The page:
Borneo Adventure 6
April 10 – 13
After trekking in the jungles and caves of Mulu, part of Malaysian Borneo, I returned to Miri and then took a bus into the tiny Sultanate of Brunei. Brunei is an oddity in the region. It is an oil rich sultanate nestled in the jungles of Borneo and, in many ways, feels more like one of the UAE’s neighbors than it does a Southeast Asian nation. Geographically it is also interesting in that it is essentially embedded within the borders of Malaysian Borneo, tucked in between the Malaysian provinces of Sarawak to the west and Sabah to the east. In this way it resembles such micro-nations as Monaco in France and San Marino in Italy.
Anyway, I’d only be spending two full days in Brunei, the entire time in the country’s capital, Bandar Seri Begawan. Luckily enough, I have a high school friend, Melanie, who had lived and taught in Brunei some six years ago. I reached out to her and she put me in touch with a friend of hers, Aisya, who had been a high school student at the time but was now completing her university degree. Aisya was more than happy to show me around and we made plans to meet, along with her friend Adi.
Joining me was a fellow teacher at my school. Her plans had been up in the air and I suggested she essentially follow in my footsteps, arranging it so we’d cross paths in Mulu and then Brunei, at which point we would part ways (she’d return to Bangkok, while I’d fly to Peninsular Malaysia and Penang).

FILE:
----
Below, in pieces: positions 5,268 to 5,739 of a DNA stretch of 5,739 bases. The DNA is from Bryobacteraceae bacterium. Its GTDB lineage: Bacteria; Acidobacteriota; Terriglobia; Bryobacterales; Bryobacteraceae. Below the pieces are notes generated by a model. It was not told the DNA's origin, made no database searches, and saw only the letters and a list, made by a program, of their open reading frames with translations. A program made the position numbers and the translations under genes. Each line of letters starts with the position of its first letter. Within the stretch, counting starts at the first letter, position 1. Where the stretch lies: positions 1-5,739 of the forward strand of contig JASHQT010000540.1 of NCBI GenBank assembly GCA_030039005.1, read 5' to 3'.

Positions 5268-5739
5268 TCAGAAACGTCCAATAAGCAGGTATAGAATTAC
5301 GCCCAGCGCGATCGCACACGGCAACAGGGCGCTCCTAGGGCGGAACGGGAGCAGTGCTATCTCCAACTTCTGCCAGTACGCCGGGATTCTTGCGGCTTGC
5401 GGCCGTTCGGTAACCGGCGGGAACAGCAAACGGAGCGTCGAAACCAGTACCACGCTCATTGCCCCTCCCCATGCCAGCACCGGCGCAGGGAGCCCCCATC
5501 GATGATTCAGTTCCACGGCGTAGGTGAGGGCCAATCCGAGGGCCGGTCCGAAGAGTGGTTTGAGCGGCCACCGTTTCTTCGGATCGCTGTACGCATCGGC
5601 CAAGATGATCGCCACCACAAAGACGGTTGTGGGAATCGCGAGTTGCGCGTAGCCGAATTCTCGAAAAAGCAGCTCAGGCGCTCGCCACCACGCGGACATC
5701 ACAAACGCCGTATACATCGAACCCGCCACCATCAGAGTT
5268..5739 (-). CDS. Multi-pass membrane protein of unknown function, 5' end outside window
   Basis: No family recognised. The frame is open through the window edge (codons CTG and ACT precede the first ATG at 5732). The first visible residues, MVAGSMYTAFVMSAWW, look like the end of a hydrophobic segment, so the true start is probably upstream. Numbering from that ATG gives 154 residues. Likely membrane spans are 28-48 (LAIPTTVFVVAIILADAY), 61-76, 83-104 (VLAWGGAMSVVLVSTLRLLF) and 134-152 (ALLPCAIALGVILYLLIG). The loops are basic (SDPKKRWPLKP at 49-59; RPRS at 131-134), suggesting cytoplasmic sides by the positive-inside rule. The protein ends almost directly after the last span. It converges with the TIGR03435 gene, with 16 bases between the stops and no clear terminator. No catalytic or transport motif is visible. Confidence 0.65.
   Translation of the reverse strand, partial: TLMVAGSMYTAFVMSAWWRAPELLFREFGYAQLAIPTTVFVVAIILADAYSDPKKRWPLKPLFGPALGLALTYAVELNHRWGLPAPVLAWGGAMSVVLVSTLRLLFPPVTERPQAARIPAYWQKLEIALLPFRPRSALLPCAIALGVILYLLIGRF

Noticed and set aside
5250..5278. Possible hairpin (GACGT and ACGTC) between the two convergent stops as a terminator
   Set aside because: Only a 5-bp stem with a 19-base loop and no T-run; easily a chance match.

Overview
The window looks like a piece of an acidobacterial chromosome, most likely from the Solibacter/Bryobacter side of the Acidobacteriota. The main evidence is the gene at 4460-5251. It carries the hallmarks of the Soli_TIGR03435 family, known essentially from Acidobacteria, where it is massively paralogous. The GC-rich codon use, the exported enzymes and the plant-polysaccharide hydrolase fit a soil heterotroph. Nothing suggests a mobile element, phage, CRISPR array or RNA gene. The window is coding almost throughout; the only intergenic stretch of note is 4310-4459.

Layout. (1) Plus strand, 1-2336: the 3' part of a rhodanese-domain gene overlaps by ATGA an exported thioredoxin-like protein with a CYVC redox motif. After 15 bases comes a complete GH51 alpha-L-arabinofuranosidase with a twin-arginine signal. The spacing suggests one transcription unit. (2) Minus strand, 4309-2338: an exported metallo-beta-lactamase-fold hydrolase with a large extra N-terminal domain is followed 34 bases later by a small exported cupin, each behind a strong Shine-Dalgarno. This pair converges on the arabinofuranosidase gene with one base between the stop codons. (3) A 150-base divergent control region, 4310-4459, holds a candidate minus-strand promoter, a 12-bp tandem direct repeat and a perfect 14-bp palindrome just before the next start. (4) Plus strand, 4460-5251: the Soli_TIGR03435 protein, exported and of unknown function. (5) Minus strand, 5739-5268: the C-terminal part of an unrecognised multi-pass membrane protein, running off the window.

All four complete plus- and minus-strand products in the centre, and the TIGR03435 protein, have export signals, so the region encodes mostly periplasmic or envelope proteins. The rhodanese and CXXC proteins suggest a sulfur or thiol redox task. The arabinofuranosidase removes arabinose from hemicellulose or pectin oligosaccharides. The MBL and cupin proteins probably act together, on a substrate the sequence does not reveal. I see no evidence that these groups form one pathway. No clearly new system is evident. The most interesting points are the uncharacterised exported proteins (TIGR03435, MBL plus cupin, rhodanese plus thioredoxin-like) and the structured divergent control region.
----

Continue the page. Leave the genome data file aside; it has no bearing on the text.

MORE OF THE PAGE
I don’t know how my time in Brunei and BSB would have been without my guides, but it certainly wouldn’t have been as interesting, pleasing and rewarding as it turned out to be. Aisya and Adi took us to three of the city’s most important mosques, led us through a tour of Kampong Ayer (literally, Water Village), even brought us to their school where a small celebration was being held for a group of exchange students that had been visiting from Kuala Lumpur, allowing us to see a play they put on as well as musical performances. To make it even more personal, we were invited to have dinner with Aisya’s family, including her mother and father and a couple of her aunts.
I was required to wear the robes in the pic above while visiting one of the mosques. As a non-Muslim, my entire body had to be covered, including my head. The robes are thick polyester and very, very hot, especially in 30+ degree weather. Aisya was not required to wear them, of course, but did so out of unnecessary solidarity.
The city of BSB is incredibly clean and quiet, maybe even a bit dull for some if one doesn’t know where to go or what to do—or has local guides who will pass along the information with enthusiasm. It was these guides, though, that made all the difference.
While visiting one of the mosques, the sun set just as the muezzin called out and people heeded the call to prayer. The sunset was absolutely stunning, first turning the sky an otherworldly orange, then fading to purple and pink, and finally bathing the building in a deep blue. It was truly incredible. Later, I saw the same mosque from a distance, aglow with spotlights and seeming to float in the night.
After an excellent breakfast, Aisya and Adi drove us to the airport and saw us off to our respective next stops.